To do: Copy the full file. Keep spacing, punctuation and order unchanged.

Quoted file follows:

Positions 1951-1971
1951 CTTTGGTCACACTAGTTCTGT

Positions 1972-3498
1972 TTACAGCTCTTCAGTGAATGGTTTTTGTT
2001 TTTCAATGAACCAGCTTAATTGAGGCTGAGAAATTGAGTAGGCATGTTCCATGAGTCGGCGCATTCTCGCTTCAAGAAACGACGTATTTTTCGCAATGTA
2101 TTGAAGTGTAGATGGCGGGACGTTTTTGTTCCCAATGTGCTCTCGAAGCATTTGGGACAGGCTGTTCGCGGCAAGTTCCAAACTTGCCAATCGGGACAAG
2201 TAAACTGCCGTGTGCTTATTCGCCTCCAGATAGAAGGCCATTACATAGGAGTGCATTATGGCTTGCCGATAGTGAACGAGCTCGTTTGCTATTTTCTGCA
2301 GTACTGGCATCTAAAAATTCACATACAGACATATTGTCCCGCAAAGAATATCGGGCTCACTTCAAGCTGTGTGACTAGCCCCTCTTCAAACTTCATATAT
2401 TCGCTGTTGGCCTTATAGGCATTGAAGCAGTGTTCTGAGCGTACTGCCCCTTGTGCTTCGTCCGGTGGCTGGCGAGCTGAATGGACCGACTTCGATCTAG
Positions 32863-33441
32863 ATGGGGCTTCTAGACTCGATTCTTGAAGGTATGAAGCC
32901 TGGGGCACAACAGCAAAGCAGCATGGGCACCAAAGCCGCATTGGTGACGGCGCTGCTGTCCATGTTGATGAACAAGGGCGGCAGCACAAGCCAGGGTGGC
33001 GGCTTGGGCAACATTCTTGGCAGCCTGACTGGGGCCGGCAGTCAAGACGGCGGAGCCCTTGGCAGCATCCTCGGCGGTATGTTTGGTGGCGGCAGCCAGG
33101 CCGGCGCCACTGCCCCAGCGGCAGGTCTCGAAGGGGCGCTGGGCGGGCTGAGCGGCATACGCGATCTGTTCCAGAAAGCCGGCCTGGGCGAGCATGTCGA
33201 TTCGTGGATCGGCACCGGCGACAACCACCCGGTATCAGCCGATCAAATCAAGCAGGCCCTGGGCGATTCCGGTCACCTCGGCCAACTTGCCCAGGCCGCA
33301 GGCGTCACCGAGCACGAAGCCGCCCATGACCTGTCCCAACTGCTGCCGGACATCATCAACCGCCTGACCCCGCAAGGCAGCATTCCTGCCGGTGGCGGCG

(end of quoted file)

Positions 1951-1971
1951 CTTTGGTCACACTAGTTCTGT

Positions 1972-3498
1972 TTACAGCTCTTCAGTGAATGGTTTTTGTT
2001 TTTCAATGAACCAGCTTAATTGAGGCTGAGAAATTGAGTAGGCATGTTCCATGAGTCGGCGCATTCTCGCTTCAAGAAACGACGTATTTTTCGCAATGTA
2101 TTGAAGTGTAGATGGCGGGACGTTTTTGTTCCCAATGTGCTCTCGAAGCATTTGGGACAGGCTGTTCGCGGCAAGTTCCAAACTTGCCAATCGGGACAAG
2201 TAAACTGCCGTGTGCTTATTCGCCTCCAGATAGAAGGCCATTACATAGGAGTGCATTATGGCTTGCCGATAGTGAACGAGCTCGTTTGCTATTTTCTGCA
2301 GTACTGGCATCTAAAAATTCACATACAGACATATTGTCCCGCAAAGAATATCGGGCTCACTTCAAGCTGTGTGACTAGCCCCTCTTCAAACTTCATATAT
2401 TCGCTGTTGGCCTTATAGGCATTGAAGCAGTGTTCTGAGCGTACTGCCCCTTGTGCTTCGTCCGGTGGCTGGCGAGCTGAATGGACCGACTTCGATCTAG
Positions 32863-33441
32863 ATGGGGCTTCTAGACTCGATTCTTGAAGGTATGAAGCC
32901 TGGGGCACAACAGCAAAGCAGCATGGGCACCAAAGCCGCATTGGTGACGGCGCTGCTGTCCATGTTGATGAACAAGGGCGGCAGCACAAGCCAGGGTGGC
33001 GGCTTGGGCAACATTCTTGGCAGCCTGACTGGGGCCGGCAGTCAAGACGGCGGAGCCCTTGGCAGCATCCTCGGCGGTATGTTTGGTGGCGGCAGCCAGG
33101 CCGGCGCCACTGCCCCAGCGGCAGGTCTCGAAGGGGCGCTGGGCGGGCTGAGCGGCATACGCGATCTGTTCCAGAAAGCCGGCCTGGGCGAGCATGTCGA
33201 TTCGTGGATCGGCACCGGCGACAACCACCCGGTATCAGCCGATCAAATCAAGCAGGCCCTGGGCGATTCCGGTCACCTCGGCCAACTTGCCCAGGCCGCA
33301 GGCGTCACCGAGCACGAAGCCGCCCATGACCTGTCCCAACTGCTGCCGGACATCATCAACCGCCTGACCCCGCAAGGCAGCATTCCTGCCGGTGGCGGCG